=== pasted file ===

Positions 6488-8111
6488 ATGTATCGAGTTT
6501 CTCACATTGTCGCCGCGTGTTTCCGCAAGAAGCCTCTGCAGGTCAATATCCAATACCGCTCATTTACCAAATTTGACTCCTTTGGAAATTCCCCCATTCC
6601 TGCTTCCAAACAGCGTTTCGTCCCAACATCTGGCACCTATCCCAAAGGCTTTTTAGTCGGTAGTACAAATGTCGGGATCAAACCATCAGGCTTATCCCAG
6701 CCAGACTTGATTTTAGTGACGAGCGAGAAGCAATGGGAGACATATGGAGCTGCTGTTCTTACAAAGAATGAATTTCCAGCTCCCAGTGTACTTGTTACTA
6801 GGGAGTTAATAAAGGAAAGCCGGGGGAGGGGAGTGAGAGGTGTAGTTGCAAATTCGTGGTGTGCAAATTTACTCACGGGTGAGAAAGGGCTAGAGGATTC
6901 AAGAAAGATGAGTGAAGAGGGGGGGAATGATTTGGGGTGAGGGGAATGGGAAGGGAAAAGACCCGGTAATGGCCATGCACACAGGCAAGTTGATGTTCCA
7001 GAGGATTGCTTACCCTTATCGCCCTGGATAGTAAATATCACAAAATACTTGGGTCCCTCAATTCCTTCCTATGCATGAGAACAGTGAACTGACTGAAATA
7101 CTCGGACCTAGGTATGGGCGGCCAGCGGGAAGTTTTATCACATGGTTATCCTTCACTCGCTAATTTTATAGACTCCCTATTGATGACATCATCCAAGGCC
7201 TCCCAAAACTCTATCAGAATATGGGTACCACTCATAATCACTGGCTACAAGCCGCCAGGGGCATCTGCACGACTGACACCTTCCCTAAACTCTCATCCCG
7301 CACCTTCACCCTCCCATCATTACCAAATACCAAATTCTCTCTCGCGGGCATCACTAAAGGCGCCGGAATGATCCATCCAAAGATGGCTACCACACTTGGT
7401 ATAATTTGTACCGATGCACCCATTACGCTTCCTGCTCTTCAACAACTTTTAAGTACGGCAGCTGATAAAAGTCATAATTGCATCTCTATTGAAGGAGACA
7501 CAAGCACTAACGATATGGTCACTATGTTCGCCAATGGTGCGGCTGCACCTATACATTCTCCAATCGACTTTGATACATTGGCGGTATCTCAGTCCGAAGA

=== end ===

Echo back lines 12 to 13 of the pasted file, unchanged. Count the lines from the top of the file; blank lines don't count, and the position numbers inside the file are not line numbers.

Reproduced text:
7401 ATAATTTGTACCGATGCACCCATTACGCTTCCTGCTCTTCAACAACTTTTAAGTACGGCAGCTGATAAAAGTCATAATTGCATCTCTATTGAAGGAGACA
7501 CAAGCACTAACGATATGGTCACTATGTTCGCCAATGGTGCGGCTGCACCTATACATTCTCCAATCGACTTTGATACATTGGCGGTATCTCAGTCCGAAGA